By switching from machined aluminium grippers to 3D printed versions made from igus iglidur i150 filament, a manufacturer of cosmetic products has reduced costs by up to 85 per cent and manufacturing time by 70 per cent.
Carecos Kosmetik GmbH, a contract manufacturer of cosmetic products, has its own packaging machines and, for each new product being packaged, teh company develops a specific gripper to pick up the lid and screw it onto the bottle. Previously an elaborate machining process was used to make the gripper from aluminium. Not only did that cost up to EUR10,000 per part, it also took six weeks to manufacture.
That is too long a wait in an industrial sector where, in the dawn of the Industry 4.0 era, it is increasingly important to be able to produce even small batches economically. For these reasons the company initially tried 3D printing the grippers using standard plastics such as ABS (acrylonitrile butadiene styrene) and PLA (polylactide). However, the 3D printing processes did not provide satisfactory results; this is because almost all of the individual parts of the gripper are exposed to constant wear.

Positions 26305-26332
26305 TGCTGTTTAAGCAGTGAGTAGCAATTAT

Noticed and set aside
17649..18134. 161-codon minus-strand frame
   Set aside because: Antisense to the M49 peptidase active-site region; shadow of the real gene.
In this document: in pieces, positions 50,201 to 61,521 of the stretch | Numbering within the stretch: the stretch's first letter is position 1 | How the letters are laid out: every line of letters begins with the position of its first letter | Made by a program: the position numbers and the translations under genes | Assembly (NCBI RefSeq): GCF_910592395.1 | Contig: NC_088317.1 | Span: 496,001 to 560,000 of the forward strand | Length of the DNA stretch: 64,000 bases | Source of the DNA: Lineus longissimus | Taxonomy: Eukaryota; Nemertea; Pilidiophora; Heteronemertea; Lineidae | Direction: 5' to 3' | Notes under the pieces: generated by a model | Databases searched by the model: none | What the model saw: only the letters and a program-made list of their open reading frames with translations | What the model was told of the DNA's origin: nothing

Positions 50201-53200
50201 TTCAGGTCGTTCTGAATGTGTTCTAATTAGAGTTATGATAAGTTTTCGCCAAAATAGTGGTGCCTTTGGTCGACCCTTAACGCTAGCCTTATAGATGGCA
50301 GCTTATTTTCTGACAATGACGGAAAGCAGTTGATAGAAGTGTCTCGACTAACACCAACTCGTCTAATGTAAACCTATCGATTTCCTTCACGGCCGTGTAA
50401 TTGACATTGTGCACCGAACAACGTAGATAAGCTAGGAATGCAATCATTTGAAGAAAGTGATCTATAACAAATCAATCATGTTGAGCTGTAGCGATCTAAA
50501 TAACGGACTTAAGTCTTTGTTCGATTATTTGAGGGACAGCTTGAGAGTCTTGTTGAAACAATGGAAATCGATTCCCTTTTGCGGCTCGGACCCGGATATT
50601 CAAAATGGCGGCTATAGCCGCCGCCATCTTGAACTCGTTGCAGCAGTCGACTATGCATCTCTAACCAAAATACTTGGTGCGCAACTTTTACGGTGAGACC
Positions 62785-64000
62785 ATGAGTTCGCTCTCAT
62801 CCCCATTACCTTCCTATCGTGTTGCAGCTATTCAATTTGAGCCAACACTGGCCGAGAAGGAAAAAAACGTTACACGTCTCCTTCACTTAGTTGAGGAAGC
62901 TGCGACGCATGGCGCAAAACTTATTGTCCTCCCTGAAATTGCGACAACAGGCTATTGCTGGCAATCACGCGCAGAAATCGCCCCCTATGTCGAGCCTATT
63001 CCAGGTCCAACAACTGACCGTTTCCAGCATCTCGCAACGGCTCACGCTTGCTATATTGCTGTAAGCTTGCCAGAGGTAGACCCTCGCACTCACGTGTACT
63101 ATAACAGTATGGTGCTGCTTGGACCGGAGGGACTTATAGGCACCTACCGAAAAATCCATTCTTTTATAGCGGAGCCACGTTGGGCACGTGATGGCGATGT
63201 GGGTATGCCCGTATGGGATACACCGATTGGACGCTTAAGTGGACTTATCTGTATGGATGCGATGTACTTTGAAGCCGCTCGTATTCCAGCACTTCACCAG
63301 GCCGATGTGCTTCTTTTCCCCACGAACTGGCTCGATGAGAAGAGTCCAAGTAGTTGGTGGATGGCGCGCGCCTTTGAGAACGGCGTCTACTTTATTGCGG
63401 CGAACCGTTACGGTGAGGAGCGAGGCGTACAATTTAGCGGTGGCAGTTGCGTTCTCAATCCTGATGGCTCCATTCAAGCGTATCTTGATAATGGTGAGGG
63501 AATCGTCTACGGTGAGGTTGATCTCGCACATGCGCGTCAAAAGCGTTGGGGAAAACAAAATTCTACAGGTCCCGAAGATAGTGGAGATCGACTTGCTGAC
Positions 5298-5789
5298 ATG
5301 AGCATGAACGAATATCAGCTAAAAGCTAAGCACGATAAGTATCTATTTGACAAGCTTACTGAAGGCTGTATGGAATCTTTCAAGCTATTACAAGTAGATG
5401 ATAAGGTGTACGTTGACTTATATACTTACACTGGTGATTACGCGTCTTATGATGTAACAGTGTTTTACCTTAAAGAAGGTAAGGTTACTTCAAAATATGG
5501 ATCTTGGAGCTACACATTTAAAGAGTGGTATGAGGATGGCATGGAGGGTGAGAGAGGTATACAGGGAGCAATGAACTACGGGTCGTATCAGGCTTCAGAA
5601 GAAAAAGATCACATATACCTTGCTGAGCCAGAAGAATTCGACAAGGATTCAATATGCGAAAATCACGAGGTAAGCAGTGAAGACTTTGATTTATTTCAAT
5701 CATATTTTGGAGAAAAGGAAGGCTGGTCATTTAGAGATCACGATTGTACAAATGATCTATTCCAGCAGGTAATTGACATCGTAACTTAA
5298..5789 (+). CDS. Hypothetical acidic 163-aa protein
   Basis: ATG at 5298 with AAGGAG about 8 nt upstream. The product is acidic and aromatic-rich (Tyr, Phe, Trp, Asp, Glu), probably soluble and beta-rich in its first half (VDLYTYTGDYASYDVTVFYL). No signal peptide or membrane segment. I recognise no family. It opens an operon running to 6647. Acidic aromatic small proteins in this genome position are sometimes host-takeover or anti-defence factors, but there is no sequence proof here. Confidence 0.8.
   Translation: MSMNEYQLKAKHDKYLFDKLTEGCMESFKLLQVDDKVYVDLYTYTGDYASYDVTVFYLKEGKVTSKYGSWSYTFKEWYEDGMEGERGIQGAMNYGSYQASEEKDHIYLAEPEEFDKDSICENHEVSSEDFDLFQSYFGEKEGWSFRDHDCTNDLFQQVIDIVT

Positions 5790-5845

Carecos Kosmetik turned to igus for help and advice. With the tribologically optimised iglidur i150 filament, the company found a stable yet very impact-resistant material for 3D printing. Moreover, each gripper can be printed within just 10 to 12 hours. This has enabled the company to save up to 85 per cent of the cost and 70 per cent of the manufacturing time compared with machined aluminium parts. Compared with standard materials such as PLA, iglidur tribofilaments are up to 50 times more wear-resistant and can be processed on all standard 3D printers. An additional benefit for the company is that the plastic grippers are seven times lighter than their metal counterparts.
For more information about 3D printed iglidur tribofilaments go to www.igus.co.uk/3dprint.